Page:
‘93 Days’: Mediocre film, perfect pandemic flick


Native Filmworks

Somkele Idhalama stars as Dr. Ada and delivers an impressive portrayal of dehumanization and suffering.

“93 Days,” an English-language, Nigerian film directed by Steve Gukas, tells the story of the 2014 Ebola outbreak in Lagos, Nigeria, based on the true story of the sacrifices and struggles of the hospital staff who worked to contain one of the deadliest viruses known to man. The film is extremely topical and acts as a sort of wish fulfillment in regards to our response to our current viral predicament. “93 Days” suffers from poor pacing and mediocre camera work, but the magnificent acting and topical subject matter make this an excellent choice for quarantine movie night.

The film centers around the staff of First Consultants Medical Centre, who have received a diplomat suffering from a mysterious illness. Despite the diplomat’s insistence that he has not come into contact with anyone who had contracted Ebola, Doctor Adadevoh (Bimbo Akintola) decides to keep him in the hospital in order to prevent a possible outbreak in Lagos. The film goes through painstaking efforts to show that a pandemic in Lagos would quickly spread worldwide, causing an unstoppable international outbreak of Ebola, because of how large the city is and its position as the travel hub of West Africa. Once the diplomat is confirmed to have been infected with Ebola and becomes the first casualty in the outbreak, the film — which had previously suffered from dreadfully slow pacing — begins to gain traction. 

Part of this poor pacing stems from the insistence on carefully humanizing the hospital staff, connecting them to their families and lives outside of their healthcare profession. This becomes important later on in the film, but makes the first act nearly unwatchable, except for the relevant content and outstanding performances, especially by Somkele Idhalama, who plays Dr. Ada.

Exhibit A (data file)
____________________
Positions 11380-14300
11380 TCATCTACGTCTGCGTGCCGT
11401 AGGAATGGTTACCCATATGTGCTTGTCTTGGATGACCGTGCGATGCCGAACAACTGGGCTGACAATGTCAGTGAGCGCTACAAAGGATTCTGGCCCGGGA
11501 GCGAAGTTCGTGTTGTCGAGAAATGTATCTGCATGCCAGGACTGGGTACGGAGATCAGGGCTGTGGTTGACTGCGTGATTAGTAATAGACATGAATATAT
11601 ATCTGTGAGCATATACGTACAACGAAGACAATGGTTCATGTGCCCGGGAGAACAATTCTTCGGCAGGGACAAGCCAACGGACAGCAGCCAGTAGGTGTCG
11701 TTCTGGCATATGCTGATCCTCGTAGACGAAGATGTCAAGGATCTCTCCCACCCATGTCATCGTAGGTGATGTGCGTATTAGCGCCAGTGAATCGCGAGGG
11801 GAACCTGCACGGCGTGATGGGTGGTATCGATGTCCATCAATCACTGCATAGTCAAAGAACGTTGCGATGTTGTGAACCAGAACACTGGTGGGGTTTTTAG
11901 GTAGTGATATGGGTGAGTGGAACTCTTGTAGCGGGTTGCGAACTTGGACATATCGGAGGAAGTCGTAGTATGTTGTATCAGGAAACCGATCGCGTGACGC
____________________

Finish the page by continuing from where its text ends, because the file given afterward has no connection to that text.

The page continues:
As members of the staff become infected with the virus, they are moved to a woefully underprepared isolation center in Yaba, a suburb of Lagos. Once the film has changed its primary location to the treatment center in Yaba, the pacing problem is fixed and the acting is allowed to really shine. The most impressive of all occurs when Bankole Cardoso (Charles Etubiebi) celebrates his birthday with his dying mother, over the phone. The emotion reaches through the screen and grabs you.

The different ways the infected hospital staff members deal with the virus delivers an emotionally charged third act. The powerful portrayal of the intense dehumanization, both from the isolation and the virus itself, makes up for the uninspired first and second acts. Especially in the midst of our own pandemic, one of such intensity that the personal tragedy is often lost, the focus on the individuals is powerful. A young man who loses his mother, a pregnant woman who passes away, and the determination of some to beat the virus weave together quite nicely.  

Despite its mediocre camera work, cliche dialogue and troubled pacing, “93 Days” delivers a powerful story of sacrifice and perseverance. The depiction of a responsible response to an infectious outbreak offers a perverse sort of escapism from the chaos we face today. In normal times, this movie would be safe to skip, but if you’re looking for your next quarantine flick, this is the one for you.